The Ministry of Marine Resources (Tu’anga O Te Pae Moana), through the Cook Islands Ridge to Reef Project, is taking the lead on the development of the Aitutaki Lagoon Management Plan (ALMP).
Not only is the lagoon an important food basket for the people of Araura, it is has become a tourist destination.
The overall objective of the plan is, “To preserve the quality of the environment of the lagoon of Aitutaki.”
This is linked directly to risks caused by land-based activities, lagoon use activities and environmental changes which pose a risk to food security, tourism, public health and the lagoon’s ecosystem.
Consultations will begin in Aitutaki this week as the first phase of the planning begins. MMR has engaged the services of consultant Vaine Wichman to conduct a stakeholder analysis as the first phase of the management plan.
Wichman will facilitate a series of community meetings, focus group interviews and surveys in Aitutaki in the coming months.
Marine Resources secretary Ben Ponia says the management plan is long overdue, and commends the commitment of the Aitutaki Island Council and people to begin the planning process.
The overall aim of the plan for Aitutaki is in line with Te Kaveinga Nui – the country’s national goals until 2020, in particular Goal 12 - Sustainable management of oceans, lagoons and marine resources. It is also consistent with the Aitutaki Island Community Sustainable Development Plan (2016-2020), and the business plans of MMR, National Environment Services Ministry of Agriculture, the House of Ariki, the Cook Islands Tourist Corporation and the Ministry of Health.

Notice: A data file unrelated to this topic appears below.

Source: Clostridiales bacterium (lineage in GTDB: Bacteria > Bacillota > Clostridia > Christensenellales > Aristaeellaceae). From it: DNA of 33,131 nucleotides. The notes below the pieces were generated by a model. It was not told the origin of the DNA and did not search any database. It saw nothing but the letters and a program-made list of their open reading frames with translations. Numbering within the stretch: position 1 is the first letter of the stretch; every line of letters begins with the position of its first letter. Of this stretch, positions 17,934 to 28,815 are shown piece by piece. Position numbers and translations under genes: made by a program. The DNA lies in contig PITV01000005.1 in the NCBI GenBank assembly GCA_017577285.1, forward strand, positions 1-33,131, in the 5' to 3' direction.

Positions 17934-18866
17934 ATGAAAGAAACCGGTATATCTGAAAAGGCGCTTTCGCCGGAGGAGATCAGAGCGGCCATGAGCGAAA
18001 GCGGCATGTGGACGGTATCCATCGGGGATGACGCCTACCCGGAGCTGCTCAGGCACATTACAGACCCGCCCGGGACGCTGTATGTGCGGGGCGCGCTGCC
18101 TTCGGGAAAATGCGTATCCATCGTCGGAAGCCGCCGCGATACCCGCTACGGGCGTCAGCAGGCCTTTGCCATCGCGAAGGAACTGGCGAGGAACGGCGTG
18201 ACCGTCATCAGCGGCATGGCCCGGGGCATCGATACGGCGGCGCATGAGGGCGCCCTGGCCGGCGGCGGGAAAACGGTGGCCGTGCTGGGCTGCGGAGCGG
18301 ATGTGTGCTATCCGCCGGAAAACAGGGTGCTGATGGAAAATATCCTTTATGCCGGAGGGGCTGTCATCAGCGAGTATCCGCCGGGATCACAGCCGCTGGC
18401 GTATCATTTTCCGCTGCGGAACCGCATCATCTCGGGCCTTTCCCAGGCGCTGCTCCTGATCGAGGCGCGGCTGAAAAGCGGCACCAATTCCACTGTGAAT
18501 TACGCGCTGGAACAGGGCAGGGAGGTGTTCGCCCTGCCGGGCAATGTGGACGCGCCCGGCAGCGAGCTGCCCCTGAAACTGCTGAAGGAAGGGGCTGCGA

The approach to the planning is for all those who have a stake in the use and management of Aitutaki Lagoon to come together, prepare a plan that suits their needs and aspirations and take responsibility for making it operational.
The stakeholder analysis will identify the stakeholders, define their roles in the preparation of the plan and define their roles in its implementation and monitoring.
The preparation of the plan will follow an integrated terrestrial and lagoon/reef ecosystem conservation approach, involving all stakeholders that impact on those ecosystems, a spokesman for the project says.
“Although, it’s overdue, the ball is now rolling and we would encourage constructive participants form our resources users and the general public as whole.”